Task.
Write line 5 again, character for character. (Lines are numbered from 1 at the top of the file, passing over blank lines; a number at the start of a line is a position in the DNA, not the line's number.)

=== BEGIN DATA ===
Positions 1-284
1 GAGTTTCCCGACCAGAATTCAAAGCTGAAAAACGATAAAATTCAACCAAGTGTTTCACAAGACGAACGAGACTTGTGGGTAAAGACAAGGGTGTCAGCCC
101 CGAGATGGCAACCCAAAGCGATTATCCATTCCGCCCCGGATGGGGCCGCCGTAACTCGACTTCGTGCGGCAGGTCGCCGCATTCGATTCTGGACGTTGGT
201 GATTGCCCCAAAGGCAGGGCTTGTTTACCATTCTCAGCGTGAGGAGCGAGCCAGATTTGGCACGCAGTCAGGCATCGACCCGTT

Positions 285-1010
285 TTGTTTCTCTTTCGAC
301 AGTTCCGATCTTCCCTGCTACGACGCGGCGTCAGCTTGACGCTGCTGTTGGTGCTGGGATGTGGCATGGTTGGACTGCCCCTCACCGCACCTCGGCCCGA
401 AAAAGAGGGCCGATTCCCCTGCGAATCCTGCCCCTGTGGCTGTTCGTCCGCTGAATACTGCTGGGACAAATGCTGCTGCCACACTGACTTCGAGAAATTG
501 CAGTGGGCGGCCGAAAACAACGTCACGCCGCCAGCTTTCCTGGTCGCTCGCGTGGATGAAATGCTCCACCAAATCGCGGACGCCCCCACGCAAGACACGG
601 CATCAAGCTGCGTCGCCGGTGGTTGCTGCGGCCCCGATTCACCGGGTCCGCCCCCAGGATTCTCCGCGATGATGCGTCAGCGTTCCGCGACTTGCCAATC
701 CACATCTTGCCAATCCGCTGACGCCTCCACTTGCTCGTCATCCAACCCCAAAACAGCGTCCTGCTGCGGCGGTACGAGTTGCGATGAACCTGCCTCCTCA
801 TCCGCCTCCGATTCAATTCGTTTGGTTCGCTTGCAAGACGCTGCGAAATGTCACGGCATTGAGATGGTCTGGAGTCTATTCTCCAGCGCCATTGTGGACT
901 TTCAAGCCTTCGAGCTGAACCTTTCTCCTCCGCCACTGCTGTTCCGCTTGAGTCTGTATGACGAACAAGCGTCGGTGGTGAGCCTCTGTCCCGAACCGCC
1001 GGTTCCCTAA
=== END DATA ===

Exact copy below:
Positions 285-1010